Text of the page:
JITEDStarve - Parallel Imports and the lot of a Starving...

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Parallel Imports and the lot of a Starving Artist Abstract This paper studies the role of copyright in the market for cultural output and how parallel imports affect the structure of incentives faced by artists. It demonstrates that parallel imports affect the distribution of income between generations of artists, raising the income of younger artists while reducing the income of superstars; the net outcome being a decline in the number of artists producing cultural output. Optimal subsidies to offset this decline can either involve a subsidy to starving young artists and no subsidy for superstars or the opposite outcome depending on governments at- titudes towards the distribution of income. Keywords: Parallel Imports, Copyright, Intellectual Property Rights JEL Classification: F13, F14, O34 1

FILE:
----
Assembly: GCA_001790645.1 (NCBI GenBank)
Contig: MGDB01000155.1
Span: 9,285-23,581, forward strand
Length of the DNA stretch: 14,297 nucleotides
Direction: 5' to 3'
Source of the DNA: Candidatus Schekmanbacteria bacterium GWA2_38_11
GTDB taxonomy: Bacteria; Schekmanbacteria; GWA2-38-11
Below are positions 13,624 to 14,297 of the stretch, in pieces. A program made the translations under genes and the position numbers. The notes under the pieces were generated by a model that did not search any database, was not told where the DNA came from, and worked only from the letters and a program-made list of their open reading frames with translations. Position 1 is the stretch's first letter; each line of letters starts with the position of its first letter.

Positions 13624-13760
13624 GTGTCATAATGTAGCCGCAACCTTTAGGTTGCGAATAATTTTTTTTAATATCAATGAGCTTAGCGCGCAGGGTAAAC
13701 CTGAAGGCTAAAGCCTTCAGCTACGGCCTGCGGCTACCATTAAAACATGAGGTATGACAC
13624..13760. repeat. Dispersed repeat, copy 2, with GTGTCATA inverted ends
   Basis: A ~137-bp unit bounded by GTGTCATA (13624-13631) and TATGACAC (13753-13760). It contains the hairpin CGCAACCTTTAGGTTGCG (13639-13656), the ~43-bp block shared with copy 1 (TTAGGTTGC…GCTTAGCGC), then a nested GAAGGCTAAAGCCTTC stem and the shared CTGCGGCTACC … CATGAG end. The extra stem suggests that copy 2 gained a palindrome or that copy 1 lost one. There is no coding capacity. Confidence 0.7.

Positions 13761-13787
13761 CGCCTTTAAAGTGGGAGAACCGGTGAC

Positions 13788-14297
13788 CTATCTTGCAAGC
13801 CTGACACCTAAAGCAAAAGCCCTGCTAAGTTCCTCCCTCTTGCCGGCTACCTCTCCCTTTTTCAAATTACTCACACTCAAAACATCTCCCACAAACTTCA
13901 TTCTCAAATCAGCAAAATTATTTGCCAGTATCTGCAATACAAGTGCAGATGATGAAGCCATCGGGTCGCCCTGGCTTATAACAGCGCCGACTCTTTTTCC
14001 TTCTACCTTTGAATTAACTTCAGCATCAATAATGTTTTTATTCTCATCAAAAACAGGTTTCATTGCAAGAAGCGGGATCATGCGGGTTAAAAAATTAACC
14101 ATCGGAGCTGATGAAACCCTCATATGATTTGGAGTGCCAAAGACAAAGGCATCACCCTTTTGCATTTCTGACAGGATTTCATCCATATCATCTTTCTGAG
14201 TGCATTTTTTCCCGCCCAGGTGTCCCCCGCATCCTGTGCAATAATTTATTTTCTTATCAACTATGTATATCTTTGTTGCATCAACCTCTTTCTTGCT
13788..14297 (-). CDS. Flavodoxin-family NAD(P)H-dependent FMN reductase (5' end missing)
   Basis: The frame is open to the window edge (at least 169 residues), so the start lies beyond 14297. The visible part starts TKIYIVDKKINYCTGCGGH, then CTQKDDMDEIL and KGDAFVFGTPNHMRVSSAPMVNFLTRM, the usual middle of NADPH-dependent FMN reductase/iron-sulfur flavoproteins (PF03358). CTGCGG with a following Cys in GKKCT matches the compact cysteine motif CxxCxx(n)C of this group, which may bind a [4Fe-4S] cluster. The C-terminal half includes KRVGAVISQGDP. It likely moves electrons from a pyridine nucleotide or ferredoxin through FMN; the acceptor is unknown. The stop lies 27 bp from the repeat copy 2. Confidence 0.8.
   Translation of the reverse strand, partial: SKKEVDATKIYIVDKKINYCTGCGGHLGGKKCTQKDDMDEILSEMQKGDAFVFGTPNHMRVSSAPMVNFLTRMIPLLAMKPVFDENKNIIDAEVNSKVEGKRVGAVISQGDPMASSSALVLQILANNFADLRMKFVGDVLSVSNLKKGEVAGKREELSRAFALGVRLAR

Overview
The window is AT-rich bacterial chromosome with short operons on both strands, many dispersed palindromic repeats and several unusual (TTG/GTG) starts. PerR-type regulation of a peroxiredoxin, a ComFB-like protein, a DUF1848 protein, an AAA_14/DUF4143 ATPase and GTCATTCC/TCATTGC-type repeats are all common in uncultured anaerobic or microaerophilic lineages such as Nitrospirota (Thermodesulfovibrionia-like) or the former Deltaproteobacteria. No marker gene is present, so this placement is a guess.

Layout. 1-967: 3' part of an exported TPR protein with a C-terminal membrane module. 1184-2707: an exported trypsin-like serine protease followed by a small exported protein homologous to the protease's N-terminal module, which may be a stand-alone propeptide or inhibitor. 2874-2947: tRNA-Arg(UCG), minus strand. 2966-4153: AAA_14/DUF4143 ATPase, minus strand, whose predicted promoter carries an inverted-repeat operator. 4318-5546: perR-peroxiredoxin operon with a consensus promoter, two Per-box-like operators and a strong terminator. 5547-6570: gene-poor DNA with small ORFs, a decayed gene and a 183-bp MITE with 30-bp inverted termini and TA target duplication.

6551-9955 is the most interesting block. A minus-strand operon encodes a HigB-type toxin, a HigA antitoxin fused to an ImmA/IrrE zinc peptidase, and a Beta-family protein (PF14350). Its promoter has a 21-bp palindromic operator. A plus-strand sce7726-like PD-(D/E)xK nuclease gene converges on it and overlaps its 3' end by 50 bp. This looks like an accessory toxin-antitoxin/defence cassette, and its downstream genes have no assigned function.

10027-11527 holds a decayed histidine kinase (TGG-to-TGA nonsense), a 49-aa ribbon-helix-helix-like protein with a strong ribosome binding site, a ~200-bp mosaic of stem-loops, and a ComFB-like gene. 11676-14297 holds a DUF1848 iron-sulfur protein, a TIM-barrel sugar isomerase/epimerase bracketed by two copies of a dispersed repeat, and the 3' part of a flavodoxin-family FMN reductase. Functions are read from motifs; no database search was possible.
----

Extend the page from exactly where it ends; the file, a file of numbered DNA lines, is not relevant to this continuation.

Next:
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1 Introduction The question of the exhaustion of an intellectual property right relates to determining at what point the original creator of the intellectual property relinquishes control over their creation. Intuitively one would expect that the sale of a product extinguishes the rights of the original creator over control of the further resale of that product. However, this is not generally the case. A prominent example is the attitude many countries have towards parallel imports. Parallel imports are authentic products, not counterfeits, imported into a country by an unauthorized distributor. A typical scenario is one where a firm owns the intellectual property of a good in several countries (e.g. copyright of a book or sound recording), with this right conferring exclusive control of the production of the product in each country. Parallel importing occurs when another party obtains the product in one of these countries (from a legitimate source) and diverts it to one of the other countries without the authorization of the owner of the intellectual property. In this sense the unauthorized product serves the market in “parallel” with the authorized product. 1 Many countries take the position that the sale of a copyrighted good does not extinguish the international rights of the copyright holder and therefore ban parallel imports. 2 A decision to ban parallel imports leads directly to international market segmentation, and consequently the analysis of parallel imports to date has focused on static models of either price discrimination (Malueg and Schwartz, 1994; Richardson, 1999) or vertical price control (Maskus and Chen, 2004). One shortcoming of this static approach to parallel imports is that it does not provide a role for intellectual property rights. In contrast this paper studies the role that intellectual property rights play in providing an incentive to innovate and how the admission of parallel imports can affect both the structure of incentives faced by innovators and the level of creative output. In particular this paper focuses on the market for creative expression, such as books and music, and analyzes the impact that amending copyright law to allow for parallel imports has on this market.
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